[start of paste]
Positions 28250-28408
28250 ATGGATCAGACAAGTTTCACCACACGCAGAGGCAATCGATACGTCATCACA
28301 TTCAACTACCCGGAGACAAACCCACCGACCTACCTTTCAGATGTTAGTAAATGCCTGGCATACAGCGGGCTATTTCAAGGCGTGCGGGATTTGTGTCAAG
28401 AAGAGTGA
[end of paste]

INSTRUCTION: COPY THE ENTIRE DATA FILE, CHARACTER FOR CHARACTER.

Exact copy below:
Positions 28250-28408
28250 ATGGATCAGACAAGTTTCACCACACGCAGAGGCAATCGATACGTCATCACA
28301 TTCAACTACCCGGAGACAAACCCACCGACCTACCTTTCAGATGTTAGTAAATGCCTGGCATACAGCGGGCTATTTCAAGGCGTGCGGGATTTGTGTCAAG
28401 AAGAGTGA